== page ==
Somali journalists equipped to report more effectively and empathetically on FGM

Published: September 12, 2021

Journalists in Somalia are making their own unique strides towards reducing and eventually eliminating female genital mutilation (FGM), said the National Union of Somali Journalists (NUSOJ).

In partnership with the United Nations Population Fund (UNFPA), NUSOJ has begun a national capacity building programme to equip journalists to frame FGM stories within a human rights framework in order to help ensure that media reports are crafted with the accuracy, empathy, and gender sensitivity they deserve.

The training programme which is currently implemented in Mogadishu and the five Federal Member States, is designed to sensitise approximately 400 female and male journalists through six training activities across the country. Training activities were already concluded in Banadir region, Southwest, Hirshabelle, Galmudug and Jubaland which were running concurrently in Mogadishu, Baidoa, Dhusamareb, Bardhere and Beledweyne, followed by similar action in Puntland.  

The practice of FGM as well as reporting on it, is a complex exercise in Somalia. There are deeply felt beliefs about FGM that can often be extremely polarising. An informed view, one that recognises the push and pull social, cultural and economic factors that make the practice so entrenched in communities, is absolutely necessary. The multifaceted nature of FGM means journalists must make use of a set of tools that will provide guidelines on reporting.

“The media has a very strong role to play in setting an agenda and influencing public opinion. Somali journalists must know the Do’s and Don’ts of reporting on FGM,” says Omar Faruk Osman, NUSOJ’s Secretary General. “For this reason, we are grateful for this nationwide training programme which will assist journalists in communicating key messages related to FGM such as understanding of FGM practice, prevalence and trends and where to seek help.”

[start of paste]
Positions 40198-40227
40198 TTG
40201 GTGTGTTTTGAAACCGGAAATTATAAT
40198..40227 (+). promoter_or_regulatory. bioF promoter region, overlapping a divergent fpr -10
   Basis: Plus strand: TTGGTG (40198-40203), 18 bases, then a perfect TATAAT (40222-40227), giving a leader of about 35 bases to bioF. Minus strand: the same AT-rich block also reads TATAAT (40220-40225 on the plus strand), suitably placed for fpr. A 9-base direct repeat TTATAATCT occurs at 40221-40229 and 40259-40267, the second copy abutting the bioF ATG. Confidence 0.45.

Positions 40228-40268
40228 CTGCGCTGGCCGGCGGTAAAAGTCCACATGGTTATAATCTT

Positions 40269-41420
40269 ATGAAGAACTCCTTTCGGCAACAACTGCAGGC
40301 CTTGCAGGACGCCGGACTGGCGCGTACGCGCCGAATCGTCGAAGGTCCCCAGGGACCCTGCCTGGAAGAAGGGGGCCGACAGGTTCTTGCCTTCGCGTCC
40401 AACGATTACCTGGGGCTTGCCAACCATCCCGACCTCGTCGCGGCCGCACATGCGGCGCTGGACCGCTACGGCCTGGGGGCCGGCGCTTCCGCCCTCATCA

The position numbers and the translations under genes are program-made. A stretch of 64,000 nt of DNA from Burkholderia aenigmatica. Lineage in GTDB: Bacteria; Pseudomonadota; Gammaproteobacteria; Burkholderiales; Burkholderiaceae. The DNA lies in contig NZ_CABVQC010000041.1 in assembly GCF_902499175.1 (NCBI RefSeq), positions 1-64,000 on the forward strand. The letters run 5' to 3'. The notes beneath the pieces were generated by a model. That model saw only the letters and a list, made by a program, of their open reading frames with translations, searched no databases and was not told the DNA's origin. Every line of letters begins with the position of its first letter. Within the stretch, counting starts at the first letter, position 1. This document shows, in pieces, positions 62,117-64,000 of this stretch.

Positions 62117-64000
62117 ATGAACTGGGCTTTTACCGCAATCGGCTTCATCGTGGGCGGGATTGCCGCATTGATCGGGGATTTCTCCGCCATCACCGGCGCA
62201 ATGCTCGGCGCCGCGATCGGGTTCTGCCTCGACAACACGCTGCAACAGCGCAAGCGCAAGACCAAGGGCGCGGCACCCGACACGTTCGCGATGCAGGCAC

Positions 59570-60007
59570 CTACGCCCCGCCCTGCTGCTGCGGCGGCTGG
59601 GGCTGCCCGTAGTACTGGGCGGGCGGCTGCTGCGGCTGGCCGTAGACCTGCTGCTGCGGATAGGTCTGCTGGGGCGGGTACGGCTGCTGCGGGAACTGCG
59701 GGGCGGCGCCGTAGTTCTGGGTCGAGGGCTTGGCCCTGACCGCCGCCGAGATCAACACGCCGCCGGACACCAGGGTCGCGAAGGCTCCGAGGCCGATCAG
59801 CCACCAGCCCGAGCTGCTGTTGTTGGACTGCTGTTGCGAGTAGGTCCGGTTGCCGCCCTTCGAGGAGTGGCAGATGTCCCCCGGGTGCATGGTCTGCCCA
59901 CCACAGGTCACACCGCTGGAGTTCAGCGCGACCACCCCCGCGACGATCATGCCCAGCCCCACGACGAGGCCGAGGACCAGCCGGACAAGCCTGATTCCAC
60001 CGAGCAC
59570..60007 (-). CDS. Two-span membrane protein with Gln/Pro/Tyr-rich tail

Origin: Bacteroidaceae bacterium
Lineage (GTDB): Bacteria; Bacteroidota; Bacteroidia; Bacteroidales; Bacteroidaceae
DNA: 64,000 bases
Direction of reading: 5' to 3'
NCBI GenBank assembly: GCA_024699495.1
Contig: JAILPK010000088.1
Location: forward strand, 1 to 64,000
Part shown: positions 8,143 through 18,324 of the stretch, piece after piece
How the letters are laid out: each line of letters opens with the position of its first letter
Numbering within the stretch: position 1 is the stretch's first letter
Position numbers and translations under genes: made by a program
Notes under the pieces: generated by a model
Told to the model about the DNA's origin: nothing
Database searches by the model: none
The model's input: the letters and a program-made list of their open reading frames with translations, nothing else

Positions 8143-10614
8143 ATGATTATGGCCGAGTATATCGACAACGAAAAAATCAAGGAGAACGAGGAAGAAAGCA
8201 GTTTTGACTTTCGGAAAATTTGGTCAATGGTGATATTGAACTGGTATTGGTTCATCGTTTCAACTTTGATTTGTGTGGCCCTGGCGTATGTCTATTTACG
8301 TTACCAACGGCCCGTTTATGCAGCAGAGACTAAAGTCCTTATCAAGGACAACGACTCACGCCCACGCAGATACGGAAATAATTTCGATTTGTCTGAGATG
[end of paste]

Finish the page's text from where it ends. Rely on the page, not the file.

The failure to report comprehensively and ethically about FGM runs the risk of stereotyping young women and girls who have undergone FGM. This helps to place a significant number of young women and girls in even more vulnerable powerful positions. Both NUSOJ and UNFPA abide by the principle of Do No Harm; reports that place harmful cultural practices such as FGM over the human rights of women and girls put these groups at greater risk of violence.

The global importance of eradicating FGM is reflected in Goal 5 of the Sustainable Development Goals (SDGs). Target 5.3 under this goal requires countries, including Somalia, to take action to “eliminate all harmful practices, such as child, early and forced marriage and female genital mutilation” by 2030. These goals are intrinsic to achieving gender equality and for all women and girls to be empowered to lead lives that are successful, meaningful and rewarding.

“NUSOJ is advocating for responsible reporting to improve public awareness, shift audiences’ perceptions, provide a voice for those who would otherwise be silenced, and expose institutional gaps that ultimately fail women,” Osman says. “This training, that will capacitate so many journalists at the same time, is truly the beginning of a momentum of change to the decades of a practice that has subjugated women and girls for too long.”

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